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Whistle Blower Alleges Ambulance Partnership Shortchanged San Diego

A partnership created to provide emergency medical services to San Diego shortchanged the city by as much as $12 million, according to a whistle-blower lawsuit, the San Diego Union-Tribune reports.

Background

In 1997, San Diego partnered with the private firm Rural/Metro to form an ambulance service called San Diego Medical Services Enterprise, or SDMS. The city and Rural/Metro planned to share costs and revenue in the public-private venture.

In August 2010, Robert Heffner -- who oversaw SDMS for Rural/Metro -- filed a whistle-blower lawsuit alleging that the company did not repay debt collection money owed to the city. A month later, the City Attorney's Office began investigating SDMS' finances.

A local judge had sealed the whistle-blower lawsuit until earlier this month.

Whistle Blower's Claims

In the lawsuit, Heffner claimed that Rural/Metro accumulated between $1.5 million and $2.5 million annually in debt collection revenue between 1997 and 2007, but kept those funds instead of splitting them evenly between the company and the city.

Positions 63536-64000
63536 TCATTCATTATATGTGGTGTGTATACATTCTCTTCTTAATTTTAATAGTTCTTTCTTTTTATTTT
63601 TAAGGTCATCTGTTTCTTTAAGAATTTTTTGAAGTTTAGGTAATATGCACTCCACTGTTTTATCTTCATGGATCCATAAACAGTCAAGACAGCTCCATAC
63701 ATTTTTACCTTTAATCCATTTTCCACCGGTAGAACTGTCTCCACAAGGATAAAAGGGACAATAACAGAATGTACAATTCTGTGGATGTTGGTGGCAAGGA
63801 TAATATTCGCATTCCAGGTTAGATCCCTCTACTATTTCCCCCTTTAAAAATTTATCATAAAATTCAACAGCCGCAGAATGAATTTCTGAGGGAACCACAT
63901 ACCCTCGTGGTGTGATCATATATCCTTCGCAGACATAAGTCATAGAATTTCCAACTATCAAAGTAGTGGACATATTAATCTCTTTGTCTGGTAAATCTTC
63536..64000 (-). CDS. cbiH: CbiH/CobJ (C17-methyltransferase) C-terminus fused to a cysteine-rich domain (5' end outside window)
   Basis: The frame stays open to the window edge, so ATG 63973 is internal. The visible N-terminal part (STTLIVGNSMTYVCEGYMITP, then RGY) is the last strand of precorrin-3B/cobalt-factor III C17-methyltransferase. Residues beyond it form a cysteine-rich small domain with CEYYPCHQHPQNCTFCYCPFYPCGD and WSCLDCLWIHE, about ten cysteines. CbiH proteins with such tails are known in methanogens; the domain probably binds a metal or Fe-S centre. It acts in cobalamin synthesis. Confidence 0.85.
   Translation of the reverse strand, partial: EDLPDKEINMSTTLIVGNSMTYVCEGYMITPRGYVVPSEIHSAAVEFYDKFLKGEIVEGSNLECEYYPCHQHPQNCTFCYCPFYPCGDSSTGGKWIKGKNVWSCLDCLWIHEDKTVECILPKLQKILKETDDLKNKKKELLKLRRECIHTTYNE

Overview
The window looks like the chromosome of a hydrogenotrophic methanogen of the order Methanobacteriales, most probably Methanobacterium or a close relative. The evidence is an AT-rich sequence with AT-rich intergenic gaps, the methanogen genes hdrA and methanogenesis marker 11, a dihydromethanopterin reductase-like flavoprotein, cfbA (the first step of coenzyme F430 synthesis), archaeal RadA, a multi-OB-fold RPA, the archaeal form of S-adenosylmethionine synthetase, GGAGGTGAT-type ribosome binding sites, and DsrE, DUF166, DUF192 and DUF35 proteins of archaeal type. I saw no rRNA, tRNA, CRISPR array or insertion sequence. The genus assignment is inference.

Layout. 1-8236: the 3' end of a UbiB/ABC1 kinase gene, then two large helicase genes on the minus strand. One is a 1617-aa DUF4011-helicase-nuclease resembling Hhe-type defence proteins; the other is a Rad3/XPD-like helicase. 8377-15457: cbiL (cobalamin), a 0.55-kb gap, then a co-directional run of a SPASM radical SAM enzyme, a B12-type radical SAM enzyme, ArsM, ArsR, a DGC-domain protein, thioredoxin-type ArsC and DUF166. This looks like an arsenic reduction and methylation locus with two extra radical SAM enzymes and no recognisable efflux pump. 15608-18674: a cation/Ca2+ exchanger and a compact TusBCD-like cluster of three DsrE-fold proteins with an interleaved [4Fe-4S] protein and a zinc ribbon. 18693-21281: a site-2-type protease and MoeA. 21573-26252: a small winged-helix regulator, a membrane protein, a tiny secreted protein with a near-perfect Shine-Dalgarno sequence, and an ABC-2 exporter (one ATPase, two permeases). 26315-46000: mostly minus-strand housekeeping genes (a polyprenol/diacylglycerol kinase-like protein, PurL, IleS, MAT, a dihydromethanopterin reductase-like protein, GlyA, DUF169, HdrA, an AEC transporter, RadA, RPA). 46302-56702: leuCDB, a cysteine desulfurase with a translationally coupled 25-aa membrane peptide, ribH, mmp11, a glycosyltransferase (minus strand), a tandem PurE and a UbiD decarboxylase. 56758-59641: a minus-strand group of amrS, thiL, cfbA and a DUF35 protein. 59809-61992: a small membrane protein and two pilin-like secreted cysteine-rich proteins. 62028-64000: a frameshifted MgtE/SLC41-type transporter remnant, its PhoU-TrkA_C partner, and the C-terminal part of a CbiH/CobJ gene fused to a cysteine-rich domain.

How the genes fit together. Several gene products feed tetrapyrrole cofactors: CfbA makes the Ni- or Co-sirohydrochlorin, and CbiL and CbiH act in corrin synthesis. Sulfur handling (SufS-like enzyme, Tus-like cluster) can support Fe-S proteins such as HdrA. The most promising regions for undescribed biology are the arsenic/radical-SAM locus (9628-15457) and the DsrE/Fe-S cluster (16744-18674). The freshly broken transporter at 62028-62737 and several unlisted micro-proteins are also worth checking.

Dan Kalish, Heffner's attorney, said Heffner agreed to dismiss his lawsuit as the city works to resolve its financial issues with Rural/Metro.

As part of the deal to dismiss the lawsuit, Rural/Metro agreed to pay for forensic accounting of its finances over the past 13 years and put up a $7.5 million surety bond to secure any future claims by the city.

Auditor's Report

On Monday, City Auditor Eduardo Luna released an audit raising issues similar to those included in the whistle-blower lawsuit.

The audit found that the city had not maintained sufficient oversight of SDMS' finances. It also identified several improper financial practices used by Rural/Metro.

Rural/Metro Response

Officials at Rural/Metro said funds that the company used from SDMS went toward providing emergency services to the city.

Chris Kevane, attorney for the company, said Rural/Metro believes that San Diego received all of the revenue it was owed under the partnership and that a comprehensive investigation would find no wrongdoing (Gustafson, San Diego Union-Tribune, 4/25).

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